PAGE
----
If you’re heading out on a bareboat charter (or renting a condo for some land travel), I’ve got a few things that you might want to add to your packing list.
You see, the charter companies all say they’ve got everything you need for the kitchen/galley. But my experience is that while you can get by with what’s there, I’m happier if I bring along a few things so that I know I’ve got some basic tools that I like.
Knife and Sharpener. I like using sharp knives, and I’ve never found one on a bareboat charter. I think they just get knocked around a bit and some may be a little careless in using them, and there is never a knife sharpener. Now, I don’t take my best knife with me, but I do take a decent one and a sharpener. If you’re planning to catch any fish, be sure to take a fillet knife (see my favorite); I’ve never seen one on a charter boat that is not a sportfishing charter. If you don’t want to take one of your knives, at least take an inexpensive sharpener so you can “improve” whatever knives are there. If you take a knife, remember that it has to go in checked luggage!
Can Opener. It is absolutely horrible to wake up your first morning, go to make a pot of coffee to enjoy in a beautiful anchorage, and discover that the can opener doesn’t work and you can’t open the can of coffee. Can openers are often beaten up on charter boats or just don’t work from the salt air. Again, it’s not hard to stick a manual one in your luggage (see my favorite) and then you know you’ll be able to open that can of coffee — and anything else in a can.
Insulated Mugs. On our first charter, we learned that coffee quickly goes cold in a “normal” mug if there’s even the slightest breeze. Taking insulated mugs for everyone will make those mornings in the cockpit all that much better! Pack other small items inside the mugs so you don’t waste space. See my favorite mug here.
Vegetable Peeler. Our first charter boat didn’t have a vegetable peeler on board, a fact that we discovered when we went to peel potatoes for dinner. We ended up doing the job with a paring knife, which took quite a bit longer. Ever since then, I take a peeler with me, and about half the time find that I need it.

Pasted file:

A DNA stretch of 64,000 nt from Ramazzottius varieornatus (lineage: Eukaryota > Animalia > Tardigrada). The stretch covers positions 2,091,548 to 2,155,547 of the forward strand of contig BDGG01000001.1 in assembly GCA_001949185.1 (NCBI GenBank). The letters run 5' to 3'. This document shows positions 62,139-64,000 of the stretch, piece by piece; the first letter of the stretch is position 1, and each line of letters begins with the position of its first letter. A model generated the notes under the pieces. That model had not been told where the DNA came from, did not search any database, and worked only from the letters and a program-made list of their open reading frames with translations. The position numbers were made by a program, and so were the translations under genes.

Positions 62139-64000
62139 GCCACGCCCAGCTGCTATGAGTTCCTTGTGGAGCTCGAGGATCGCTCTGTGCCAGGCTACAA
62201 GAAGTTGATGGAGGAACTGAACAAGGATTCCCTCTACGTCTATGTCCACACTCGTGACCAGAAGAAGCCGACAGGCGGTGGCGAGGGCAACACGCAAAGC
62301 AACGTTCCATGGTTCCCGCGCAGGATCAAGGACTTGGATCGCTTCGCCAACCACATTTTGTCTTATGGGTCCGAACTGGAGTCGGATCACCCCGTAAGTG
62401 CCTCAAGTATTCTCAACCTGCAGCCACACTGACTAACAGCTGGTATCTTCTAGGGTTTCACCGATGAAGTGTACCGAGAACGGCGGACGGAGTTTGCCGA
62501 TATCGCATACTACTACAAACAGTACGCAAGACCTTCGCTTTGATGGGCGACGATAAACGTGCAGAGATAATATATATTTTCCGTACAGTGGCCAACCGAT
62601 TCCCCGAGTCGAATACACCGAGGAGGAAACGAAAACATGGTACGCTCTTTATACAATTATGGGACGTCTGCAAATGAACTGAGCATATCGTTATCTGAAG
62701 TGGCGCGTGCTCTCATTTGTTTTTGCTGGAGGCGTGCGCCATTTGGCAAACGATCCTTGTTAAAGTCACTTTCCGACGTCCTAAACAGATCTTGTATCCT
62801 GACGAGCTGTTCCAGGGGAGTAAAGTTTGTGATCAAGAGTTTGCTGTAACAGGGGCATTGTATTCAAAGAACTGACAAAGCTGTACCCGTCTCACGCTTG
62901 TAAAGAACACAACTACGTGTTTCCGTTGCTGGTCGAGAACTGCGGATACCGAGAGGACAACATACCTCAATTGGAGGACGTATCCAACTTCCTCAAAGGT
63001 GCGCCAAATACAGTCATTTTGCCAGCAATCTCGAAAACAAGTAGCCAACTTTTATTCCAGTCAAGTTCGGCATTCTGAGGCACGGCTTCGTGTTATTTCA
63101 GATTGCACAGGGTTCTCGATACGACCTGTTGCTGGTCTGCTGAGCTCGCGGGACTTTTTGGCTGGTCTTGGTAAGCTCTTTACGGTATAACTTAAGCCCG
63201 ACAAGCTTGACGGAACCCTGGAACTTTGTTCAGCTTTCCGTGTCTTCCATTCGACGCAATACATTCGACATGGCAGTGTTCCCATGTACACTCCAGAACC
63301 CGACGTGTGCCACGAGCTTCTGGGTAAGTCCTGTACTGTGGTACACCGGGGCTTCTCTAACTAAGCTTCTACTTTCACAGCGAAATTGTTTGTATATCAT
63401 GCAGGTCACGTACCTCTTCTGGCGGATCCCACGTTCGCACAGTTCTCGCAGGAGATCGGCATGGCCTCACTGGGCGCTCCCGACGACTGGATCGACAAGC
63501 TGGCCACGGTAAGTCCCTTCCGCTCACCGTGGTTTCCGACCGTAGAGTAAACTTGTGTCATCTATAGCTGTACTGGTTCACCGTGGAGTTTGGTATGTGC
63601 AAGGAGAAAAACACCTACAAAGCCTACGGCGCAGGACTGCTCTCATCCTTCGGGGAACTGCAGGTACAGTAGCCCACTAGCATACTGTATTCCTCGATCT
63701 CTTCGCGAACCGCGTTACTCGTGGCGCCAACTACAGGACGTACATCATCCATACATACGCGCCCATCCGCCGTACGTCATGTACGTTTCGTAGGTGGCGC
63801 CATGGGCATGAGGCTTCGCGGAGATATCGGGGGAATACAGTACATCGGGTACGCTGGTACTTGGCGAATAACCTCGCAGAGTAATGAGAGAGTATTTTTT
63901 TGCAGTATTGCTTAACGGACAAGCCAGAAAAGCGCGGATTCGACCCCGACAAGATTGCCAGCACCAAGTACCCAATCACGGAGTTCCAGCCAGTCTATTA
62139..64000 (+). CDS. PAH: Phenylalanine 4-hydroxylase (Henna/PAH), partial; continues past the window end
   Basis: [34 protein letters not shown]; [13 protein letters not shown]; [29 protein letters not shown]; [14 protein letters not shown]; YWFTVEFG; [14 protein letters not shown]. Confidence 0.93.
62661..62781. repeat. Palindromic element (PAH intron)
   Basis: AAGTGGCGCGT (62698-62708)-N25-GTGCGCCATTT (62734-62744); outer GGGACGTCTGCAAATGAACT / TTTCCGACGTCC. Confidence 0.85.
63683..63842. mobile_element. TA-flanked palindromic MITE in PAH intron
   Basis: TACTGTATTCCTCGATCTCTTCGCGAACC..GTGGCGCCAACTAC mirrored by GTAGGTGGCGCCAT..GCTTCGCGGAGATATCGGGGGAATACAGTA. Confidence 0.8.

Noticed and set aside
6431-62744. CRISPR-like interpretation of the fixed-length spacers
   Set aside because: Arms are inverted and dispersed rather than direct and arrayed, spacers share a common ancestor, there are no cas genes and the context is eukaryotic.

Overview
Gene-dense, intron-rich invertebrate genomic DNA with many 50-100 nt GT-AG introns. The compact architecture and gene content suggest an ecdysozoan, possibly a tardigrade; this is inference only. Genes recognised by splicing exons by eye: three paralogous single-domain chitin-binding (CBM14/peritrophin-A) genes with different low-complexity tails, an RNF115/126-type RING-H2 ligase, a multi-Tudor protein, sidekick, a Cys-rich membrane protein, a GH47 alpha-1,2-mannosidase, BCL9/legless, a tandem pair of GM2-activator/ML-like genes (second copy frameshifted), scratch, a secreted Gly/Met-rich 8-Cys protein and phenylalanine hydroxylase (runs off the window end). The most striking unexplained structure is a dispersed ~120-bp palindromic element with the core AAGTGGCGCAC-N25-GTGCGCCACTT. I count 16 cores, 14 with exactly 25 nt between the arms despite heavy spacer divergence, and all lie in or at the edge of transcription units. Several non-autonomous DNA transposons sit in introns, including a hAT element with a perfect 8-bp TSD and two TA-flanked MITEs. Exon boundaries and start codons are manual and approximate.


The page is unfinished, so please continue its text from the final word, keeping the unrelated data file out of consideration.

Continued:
Plastic Food Containers. These really help to keep food organized in the refrigerator. Charter boats usually have one or two on board; on our first charter, we were able to beg a few more from the company as they’d just gotten some and hadn’t put them all onto boats yet. But on subsequent trips, we packed some of our clothes into plastic containers and then put them in the suitcases. We found that they are also great on the way home for packing and protecting somewhat fragile souvenirs.
Dish Rag. Okay, I’m spoiled by my Scrubr non-stinky dish rag . . . both in how it just never stinks and how well it cleans dishes. On our our last trip, I found myself wishing I had it every time I did dishes. It’s tiny, so next time I’m taking it!
Meal Plan and Recipes. If you’ve planned your meals in advance (I heartily recommend it), be sure to take a copy of your provisioning list, meal plan and recipes. I also have my Kindle copy of The Boat Galley Cookbook with me on both a tablet and my smart phone in case I need to look up a substitution or find a different recipe that works with the provisions that I actually find (and “finding” a fish on the end of the line is always a good reason to change the meal plan).
Flashlight/Head Lamp and Spare Batteries. Whether it’s trying to find something in the refrigerator or grilling after dark, there are so many times that a small flashlight or head lamp is useful on a boat. We use them every day!
Packing List. Be sure to take a list of what all you took with you! Particularly if you take some galley tools with you, it’s easy to forget about them when you pack up. If you check the packing list before you leave the boat, you can be sure you’re taking everything you came with . . . plus tons of great memories!
Are there other things you always take on charter? Leave a note in the comments!Some links above (including all Amazon links) are affiliate links, meaning that I earn from qualifying purchases. Learn more.